Monday, May 11, 2009


A fox came to my yard last night,
A black and russet ghost who slid
Around the garbage cans, between
The close-packed houses by the light
Of garish street lamps. There he hid
Some moments, then out on the clean
Crisp crusted snow he stole. He thrust
His black and russet muzzle through
And pulled a struggling morsel out.
Over the ice-thick winter crust
His black paws pranced as if he flew,
Tossing with black and russet snout
The hapless mice snatched from their world
Beneath the crusted roof of snow.
As he danced and killed and ate
A winter mist around him swirled.
A biting breeze began to blow
And mist and fox blew out the gate.

Last fall, deep in my tulip bed
Among the sleeping bulbs and bugs
I found a hand-forged horse-shoe nail,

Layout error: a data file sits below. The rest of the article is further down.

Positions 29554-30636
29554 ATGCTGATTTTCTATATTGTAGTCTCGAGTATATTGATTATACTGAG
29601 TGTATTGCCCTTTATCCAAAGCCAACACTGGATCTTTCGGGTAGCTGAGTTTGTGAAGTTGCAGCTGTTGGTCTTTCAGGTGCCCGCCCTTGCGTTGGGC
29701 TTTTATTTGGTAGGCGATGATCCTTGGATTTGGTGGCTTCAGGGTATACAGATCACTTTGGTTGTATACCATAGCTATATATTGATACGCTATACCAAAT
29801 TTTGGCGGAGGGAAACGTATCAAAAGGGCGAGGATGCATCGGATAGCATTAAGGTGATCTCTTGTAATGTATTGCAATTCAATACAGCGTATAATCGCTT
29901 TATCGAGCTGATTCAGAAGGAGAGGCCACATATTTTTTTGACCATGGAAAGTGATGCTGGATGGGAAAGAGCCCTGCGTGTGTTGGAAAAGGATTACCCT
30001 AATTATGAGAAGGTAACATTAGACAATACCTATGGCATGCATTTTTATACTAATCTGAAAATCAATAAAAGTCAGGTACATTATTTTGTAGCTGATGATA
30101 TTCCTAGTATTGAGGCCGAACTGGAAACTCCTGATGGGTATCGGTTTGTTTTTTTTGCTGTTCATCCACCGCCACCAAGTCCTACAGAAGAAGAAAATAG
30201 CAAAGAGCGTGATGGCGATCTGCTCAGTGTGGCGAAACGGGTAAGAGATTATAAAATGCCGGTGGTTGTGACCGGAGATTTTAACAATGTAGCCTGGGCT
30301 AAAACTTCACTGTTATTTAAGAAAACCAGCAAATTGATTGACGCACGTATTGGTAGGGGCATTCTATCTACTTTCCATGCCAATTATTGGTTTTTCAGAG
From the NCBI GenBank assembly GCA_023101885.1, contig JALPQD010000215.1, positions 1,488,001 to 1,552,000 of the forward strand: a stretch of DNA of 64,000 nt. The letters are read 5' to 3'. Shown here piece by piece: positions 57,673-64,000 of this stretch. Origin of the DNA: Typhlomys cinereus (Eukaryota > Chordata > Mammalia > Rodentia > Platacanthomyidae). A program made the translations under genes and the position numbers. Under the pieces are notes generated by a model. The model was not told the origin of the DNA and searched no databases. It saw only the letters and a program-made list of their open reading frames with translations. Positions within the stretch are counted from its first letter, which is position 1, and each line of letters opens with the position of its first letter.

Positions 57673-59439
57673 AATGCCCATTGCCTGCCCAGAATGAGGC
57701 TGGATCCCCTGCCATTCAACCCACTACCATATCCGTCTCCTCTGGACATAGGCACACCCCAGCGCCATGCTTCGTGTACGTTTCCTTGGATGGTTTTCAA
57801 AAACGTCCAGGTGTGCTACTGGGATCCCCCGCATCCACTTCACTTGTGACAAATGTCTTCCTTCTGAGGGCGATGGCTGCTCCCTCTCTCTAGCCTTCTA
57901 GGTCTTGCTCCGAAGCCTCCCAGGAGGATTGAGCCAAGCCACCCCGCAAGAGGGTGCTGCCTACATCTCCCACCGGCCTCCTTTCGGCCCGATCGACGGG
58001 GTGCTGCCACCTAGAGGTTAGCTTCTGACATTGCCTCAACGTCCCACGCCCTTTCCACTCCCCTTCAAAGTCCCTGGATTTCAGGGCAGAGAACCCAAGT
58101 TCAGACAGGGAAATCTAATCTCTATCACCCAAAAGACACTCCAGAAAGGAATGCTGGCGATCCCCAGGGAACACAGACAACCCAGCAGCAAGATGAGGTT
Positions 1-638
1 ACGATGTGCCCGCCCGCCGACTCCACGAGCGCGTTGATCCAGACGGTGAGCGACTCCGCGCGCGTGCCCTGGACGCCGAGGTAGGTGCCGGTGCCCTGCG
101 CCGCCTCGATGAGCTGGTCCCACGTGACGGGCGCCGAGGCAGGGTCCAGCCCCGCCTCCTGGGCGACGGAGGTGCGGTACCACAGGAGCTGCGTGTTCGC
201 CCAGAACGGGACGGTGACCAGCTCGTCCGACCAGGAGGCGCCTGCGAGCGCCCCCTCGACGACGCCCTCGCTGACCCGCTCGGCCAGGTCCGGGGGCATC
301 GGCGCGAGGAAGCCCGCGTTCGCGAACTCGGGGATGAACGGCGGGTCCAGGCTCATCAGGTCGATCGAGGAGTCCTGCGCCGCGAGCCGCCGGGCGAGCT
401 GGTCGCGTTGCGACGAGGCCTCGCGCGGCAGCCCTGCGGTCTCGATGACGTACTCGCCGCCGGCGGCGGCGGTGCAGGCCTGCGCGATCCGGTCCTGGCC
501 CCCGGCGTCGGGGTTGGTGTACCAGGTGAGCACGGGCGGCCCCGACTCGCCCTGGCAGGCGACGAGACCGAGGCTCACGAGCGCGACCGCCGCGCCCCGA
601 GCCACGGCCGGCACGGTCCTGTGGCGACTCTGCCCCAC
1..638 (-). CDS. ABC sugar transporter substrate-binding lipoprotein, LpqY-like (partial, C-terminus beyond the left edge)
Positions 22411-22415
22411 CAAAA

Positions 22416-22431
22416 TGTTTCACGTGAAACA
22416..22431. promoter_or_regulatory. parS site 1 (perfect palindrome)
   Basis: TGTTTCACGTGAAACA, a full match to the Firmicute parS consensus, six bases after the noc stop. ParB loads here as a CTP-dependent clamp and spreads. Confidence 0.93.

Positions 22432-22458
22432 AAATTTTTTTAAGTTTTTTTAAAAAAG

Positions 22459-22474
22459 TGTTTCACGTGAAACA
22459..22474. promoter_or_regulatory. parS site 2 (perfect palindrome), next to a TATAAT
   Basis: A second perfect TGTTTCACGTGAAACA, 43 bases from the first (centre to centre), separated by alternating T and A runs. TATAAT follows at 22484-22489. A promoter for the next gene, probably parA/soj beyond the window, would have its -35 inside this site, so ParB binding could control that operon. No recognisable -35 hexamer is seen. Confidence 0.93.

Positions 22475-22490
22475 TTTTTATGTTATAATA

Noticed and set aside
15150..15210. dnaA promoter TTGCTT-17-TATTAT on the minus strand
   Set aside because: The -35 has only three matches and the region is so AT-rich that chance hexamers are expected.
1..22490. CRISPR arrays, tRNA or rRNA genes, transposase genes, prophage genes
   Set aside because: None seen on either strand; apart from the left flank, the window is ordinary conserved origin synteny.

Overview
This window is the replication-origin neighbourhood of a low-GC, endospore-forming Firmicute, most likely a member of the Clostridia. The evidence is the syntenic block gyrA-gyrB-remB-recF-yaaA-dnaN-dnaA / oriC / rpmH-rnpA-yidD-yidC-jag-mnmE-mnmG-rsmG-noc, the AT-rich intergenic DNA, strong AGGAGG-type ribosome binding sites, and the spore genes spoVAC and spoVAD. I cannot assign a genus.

A sharp obsidian arrow-head
And shards of some wood-fired clay jugs.
Perhaps here once there was a trail
(Where recently my house was built)
Where Hurons came to make their pots
And trade for goods from far away.
Perhaps on this site blood was spilt
And soldiers fled from cannon shots.
Years pass, and on this ancient clay
The people come, the people go,
Raise kids and crops and fight their wars;
And generations pass away,
While patiently the rivers flow,
The restless lake frets at its shores
And joyful foxes come to play.

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